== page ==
7700 East First Place
Denver, Colorado 80230
Phone: (303) 364-7700
Fax: (303) 364-7800
To: The Honorable Timothy A. Williamson, Chairman
Special House Commission to Study All Aspects of the State Pension and
Rhode Island General Assembly
From: Ronald Snell
Subject: Requests for information from the Commission
Date: April 4, 2008
During the questions following my testimony before the Commission on March 26, I was
asked to provide further information to the Commission on two matters:
How often states undertake a substantial revision of their pension systems (the
A comparison of benefits the Employees' Retirement System of Rhode Island
provides under Schedules A and B with those of other states (Representative
The answer to the first question is that states rarely undertake major revisions in their
employee retirement plans. It is unusual, in my experience, for more than one of the 50
states to enact substantial revisions in a retirement plan's structure in any given year. The
fiscal stress that many state retirement plans currently are experiencing has led, as I
reported to the Commission, to a number of states reviewing their long-range fiscal
stability in recent years; I provided the major examples. Consideration of major revisions
National Conference of State Legislatures, April 2008 1
this year in Maine, New Hampshire, Vermont, Rhode Island and Kentucky is
extraordinary. In the decade that I have been tracking state activity closely, I have not
seen comparable activity.
In response to the second question, I have prepared the following table and notes. Its
purpose is to compare the benefit provisions of state employee retirement plans that apply
to employees now being hired in the 11 New England and Middle Atlantic States. To
provide hard comparisons among the states, it was necessary to establish some
assumptions about age, salary, and conditions of retirement. These are the assumptions
that I used:
The retiree has acquired 30 years of service credit in the plan in question.
The retiree is 65 years of age (an assumption modified in the case of New
Hampshire, as noted below).
The retiree has been a state public employee, not a teacher.
All the state public employee retirement systems included in this report base their
pension calculation on the three highest years of compensation. Some require that
those be consecutive years, which is assumed to be the case for this report.
Benefits are calculated for two levels of final average salary: $30,000 and $50,000.
For Rhode Island, benefit levels are calculated for Schedule A, in effect for state and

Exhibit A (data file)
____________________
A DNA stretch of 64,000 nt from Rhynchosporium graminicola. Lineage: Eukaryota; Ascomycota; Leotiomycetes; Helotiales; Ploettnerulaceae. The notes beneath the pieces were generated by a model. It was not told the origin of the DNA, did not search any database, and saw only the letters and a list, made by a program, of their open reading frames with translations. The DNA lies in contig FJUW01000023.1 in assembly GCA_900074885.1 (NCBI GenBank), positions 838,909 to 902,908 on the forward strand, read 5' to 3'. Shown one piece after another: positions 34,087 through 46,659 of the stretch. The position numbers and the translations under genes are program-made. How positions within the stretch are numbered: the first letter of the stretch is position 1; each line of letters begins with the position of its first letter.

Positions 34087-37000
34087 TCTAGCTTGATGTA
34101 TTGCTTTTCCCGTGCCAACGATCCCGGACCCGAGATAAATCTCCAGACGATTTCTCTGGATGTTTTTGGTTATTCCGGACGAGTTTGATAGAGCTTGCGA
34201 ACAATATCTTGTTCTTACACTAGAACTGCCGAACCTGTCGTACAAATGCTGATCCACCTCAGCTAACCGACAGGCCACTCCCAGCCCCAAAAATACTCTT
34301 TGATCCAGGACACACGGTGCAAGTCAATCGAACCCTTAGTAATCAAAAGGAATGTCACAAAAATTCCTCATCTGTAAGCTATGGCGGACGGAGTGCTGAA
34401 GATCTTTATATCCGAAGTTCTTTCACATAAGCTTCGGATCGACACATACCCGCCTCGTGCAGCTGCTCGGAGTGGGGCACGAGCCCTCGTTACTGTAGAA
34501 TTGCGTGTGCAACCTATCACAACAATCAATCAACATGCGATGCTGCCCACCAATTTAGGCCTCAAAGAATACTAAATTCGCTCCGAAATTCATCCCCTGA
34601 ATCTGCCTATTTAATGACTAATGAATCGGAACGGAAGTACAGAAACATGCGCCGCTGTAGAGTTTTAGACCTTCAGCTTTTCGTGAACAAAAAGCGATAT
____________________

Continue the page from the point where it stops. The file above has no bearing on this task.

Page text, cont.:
teacher members vested as of July 1, 2005 and for Schedule B, in effect for state and
teacher members who vested or will vest after July 1, 2005.
National Conference of State Legislatures, April 2008 2
Retirement Benefits in State Employee Plans,
New England and Middle Atlantic States, 2008
State Annual Benefit Based on Annual Benefit Based on
Final Average Salary of Final Average Salary of
$30,000; 30 years of $50,000; 30 years of
Rhode Island Schedule A $19,800 $33,000
Rhode Island Schedule B $16,575 $27,625
Connecticut $11,970 $20,130
Delaware $16,650 $27,750
Maine (note 1) $18,000 $30,000
Maryland $16,200 $27,000
Massachusetts (note 1) $22,500 $37,500
New Hampshire (note 2) $15,000 $25,000
New Jersey $16,380 $27,300
New York Tier 4 $18,000 $30,000
Pennsylvania (note 3) $18,749 $31,248
Vermont (note 4) $15,000 $25,000
Note 1. Maine, Massachusetts: State employees are not covered by Social Security.
Note 2. New Hampshire: Benefits are calculated for an employee aged 64. A benefit rate
reduction applies to people aged 65 and older and reduces benefits about 9 percent.
Note 3. Pennsylvania. Figures are based on calculations in SERS Member Handbook 2007.
Note 4. Vermont: Formula produces higher numbers; benefits are capped at 50 percent of
National Conference of State Legislatures, April 2008 3
Connecticut State Employees Retirement System Tier IIA
Massachusetts Public Employee Retirement Guide
New Hampshire Retirement System Members Service Retirement
New York State and Local Retirement System Coordinated Plan for Tier 3 and Tier 4
Pennsylvania State Employee Retirement System Member Handbook 2007
Rhode Island Employee Retirement System, Handbook
Wisconsin Legislative Council, 2006 Comparative Study of Major Public Employee
Retirement Systems. ( Madison, Wis., December 2007).
National Conference of State Legislatures, April 2008 4